The intense and continuous increase in the demand for electrical energy around the world presents interesting and very varied challenges to the scientiﬁc community. It is known that the main source of generation, for this essential and indispensable resource in the development and evolution of the modern world that we know, is based on the consumption and exploitation of fossil fuels stored in nature for millions of years.
Due to their inevitable depletion, together with the imperative need to have sustainable and more environmen-tally friendly means of generation, there have been a great impetus in recent time to the research, development and application of alternative sources for the electricity generation based on Renewable Energy Resources (RERs).
Among the characteristics to be highlighted concerning RERs, apart from the most important and interesting which is a practically null environmental pollution, it can be mentioned their abundant, unlimited nature and the great variety of options. The alternatives for this type of resource are strongly linked to the speciﬁc geographical location; for this reason they are generally refereed to as native energy sources. However, they also have some undesirable traits, such as their intermittent and random nature. These points are exactly where the greatest technological and ideological challenges are focused, in order to achieve they acceptance and management in the most efficient and reliable way.
Including renewable energies in a hierarchical, unidirectional and centralized structure, as is the current and tradi-tional electrical system, entails a series of problems to be solved, in order to maintain the quality and reliability of the energy supply to consumers. Energy storage systems emerged as a solution to deal with the undesirable characteristics of RERs. Furthermore, the idea of an electrical grid made up of smaller management and control units, where these storage systems are incorporated, emerged as a structural solution for the conﬁguration of traditional electrical grids.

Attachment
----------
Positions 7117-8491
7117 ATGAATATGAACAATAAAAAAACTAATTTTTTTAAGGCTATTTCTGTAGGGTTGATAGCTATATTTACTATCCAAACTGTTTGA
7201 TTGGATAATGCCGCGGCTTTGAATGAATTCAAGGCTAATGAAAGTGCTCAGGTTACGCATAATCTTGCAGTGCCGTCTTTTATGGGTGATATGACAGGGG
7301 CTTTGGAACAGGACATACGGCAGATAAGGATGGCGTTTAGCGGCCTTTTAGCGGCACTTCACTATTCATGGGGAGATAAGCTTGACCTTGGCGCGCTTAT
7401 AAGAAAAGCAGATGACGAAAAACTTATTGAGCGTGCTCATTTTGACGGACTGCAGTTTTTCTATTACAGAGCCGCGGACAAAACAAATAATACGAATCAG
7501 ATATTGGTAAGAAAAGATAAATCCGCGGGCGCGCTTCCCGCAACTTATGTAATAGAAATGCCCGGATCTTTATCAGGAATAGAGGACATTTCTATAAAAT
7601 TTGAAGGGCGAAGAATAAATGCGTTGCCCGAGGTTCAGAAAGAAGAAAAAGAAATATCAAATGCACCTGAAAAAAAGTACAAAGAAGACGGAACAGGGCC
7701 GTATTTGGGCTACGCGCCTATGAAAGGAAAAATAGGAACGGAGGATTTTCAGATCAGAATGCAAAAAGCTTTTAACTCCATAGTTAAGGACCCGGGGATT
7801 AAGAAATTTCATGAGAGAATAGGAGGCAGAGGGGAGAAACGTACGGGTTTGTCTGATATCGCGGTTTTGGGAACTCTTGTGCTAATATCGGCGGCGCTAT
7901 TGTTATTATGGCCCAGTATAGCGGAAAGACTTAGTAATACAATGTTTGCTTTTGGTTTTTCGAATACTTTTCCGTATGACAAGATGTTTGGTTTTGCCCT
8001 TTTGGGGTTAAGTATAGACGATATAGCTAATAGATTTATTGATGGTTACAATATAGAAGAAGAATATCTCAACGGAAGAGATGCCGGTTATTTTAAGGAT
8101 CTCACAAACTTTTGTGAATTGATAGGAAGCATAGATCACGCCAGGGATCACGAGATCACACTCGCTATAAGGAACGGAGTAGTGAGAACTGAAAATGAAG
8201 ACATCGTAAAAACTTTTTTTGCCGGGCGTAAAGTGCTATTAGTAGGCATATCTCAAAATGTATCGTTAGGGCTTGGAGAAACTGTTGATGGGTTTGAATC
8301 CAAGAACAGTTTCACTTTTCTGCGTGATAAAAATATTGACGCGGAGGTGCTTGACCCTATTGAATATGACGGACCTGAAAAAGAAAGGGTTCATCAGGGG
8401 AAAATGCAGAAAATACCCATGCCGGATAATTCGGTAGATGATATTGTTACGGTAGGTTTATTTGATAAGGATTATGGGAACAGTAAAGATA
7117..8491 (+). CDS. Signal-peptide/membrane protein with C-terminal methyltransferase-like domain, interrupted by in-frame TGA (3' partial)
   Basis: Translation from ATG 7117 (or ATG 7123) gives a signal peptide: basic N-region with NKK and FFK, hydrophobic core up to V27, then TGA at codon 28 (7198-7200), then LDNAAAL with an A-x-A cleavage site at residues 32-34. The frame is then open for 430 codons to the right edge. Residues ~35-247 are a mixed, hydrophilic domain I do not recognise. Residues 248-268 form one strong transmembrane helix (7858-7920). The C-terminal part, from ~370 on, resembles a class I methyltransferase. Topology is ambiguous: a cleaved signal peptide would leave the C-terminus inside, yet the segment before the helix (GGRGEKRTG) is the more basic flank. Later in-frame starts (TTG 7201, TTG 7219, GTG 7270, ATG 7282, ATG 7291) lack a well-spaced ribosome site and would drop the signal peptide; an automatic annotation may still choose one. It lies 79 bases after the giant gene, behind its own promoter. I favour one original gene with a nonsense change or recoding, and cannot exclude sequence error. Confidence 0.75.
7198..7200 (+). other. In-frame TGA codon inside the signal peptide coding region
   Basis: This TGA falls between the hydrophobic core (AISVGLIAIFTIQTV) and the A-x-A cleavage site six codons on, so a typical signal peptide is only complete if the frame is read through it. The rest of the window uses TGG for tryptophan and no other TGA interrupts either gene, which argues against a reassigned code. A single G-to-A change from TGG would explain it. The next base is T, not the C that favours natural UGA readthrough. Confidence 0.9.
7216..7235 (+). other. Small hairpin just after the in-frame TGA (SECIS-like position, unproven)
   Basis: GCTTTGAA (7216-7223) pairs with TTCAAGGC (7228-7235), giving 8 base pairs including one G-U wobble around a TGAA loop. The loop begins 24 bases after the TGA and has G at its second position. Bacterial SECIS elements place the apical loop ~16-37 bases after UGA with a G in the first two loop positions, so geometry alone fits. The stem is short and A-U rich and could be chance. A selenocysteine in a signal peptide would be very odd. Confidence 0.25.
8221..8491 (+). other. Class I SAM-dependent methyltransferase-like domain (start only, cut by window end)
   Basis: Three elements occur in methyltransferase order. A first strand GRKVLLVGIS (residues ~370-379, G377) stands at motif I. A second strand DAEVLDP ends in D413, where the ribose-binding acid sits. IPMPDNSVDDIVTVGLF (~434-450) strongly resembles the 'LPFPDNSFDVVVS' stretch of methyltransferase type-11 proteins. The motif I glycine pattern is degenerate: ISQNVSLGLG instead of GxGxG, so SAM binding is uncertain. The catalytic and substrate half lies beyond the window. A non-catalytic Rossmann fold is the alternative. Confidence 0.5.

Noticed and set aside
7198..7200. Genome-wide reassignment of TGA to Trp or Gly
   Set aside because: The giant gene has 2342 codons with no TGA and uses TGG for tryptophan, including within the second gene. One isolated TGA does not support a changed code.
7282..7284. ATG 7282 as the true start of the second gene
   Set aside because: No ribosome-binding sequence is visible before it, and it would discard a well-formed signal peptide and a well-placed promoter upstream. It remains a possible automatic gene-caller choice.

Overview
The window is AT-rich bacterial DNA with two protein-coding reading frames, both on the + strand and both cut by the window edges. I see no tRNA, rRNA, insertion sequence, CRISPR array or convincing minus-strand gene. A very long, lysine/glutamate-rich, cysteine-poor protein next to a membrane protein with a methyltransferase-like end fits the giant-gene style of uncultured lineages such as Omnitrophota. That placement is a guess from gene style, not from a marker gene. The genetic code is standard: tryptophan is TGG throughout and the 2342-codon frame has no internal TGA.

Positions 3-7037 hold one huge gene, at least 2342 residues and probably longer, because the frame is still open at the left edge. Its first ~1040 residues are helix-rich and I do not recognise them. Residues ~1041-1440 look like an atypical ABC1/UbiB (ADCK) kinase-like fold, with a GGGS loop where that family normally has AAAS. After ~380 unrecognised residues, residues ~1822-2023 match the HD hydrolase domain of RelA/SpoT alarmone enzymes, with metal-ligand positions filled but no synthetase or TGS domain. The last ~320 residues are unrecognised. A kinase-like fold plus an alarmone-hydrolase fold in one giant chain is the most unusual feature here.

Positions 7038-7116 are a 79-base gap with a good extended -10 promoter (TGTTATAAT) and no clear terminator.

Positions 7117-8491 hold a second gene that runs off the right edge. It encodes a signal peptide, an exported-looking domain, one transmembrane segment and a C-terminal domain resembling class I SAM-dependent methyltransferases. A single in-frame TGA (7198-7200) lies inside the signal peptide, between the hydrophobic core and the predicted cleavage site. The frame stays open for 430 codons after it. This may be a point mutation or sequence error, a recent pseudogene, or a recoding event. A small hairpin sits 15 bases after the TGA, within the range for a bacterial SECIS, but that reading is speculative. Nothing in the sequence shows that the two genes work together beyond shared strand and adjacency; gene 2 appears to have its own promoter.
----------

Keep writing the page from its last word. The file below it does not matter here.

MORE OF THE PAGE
Thus the concept of microgrid arises, which can be deﬁned as a set of loads, sources of energy generation and storage systems, seen as a single controllable system from the main electrical grid, being able to operate
autonomously or connected and interacting with the grid. A microgrid can have different scales, such as hospital, university campus, industrial parks or domestic residences. These constitute the previous step for the conception of more complex systems, the smart grid, where conventional and renewable generation, consumers and energy storage of di˙erent nature and size are integrated, in an efficient, sustainable and safe way.
In this line of research, Economic MPC is chosen as a tool for an optimal control and management of microgrids.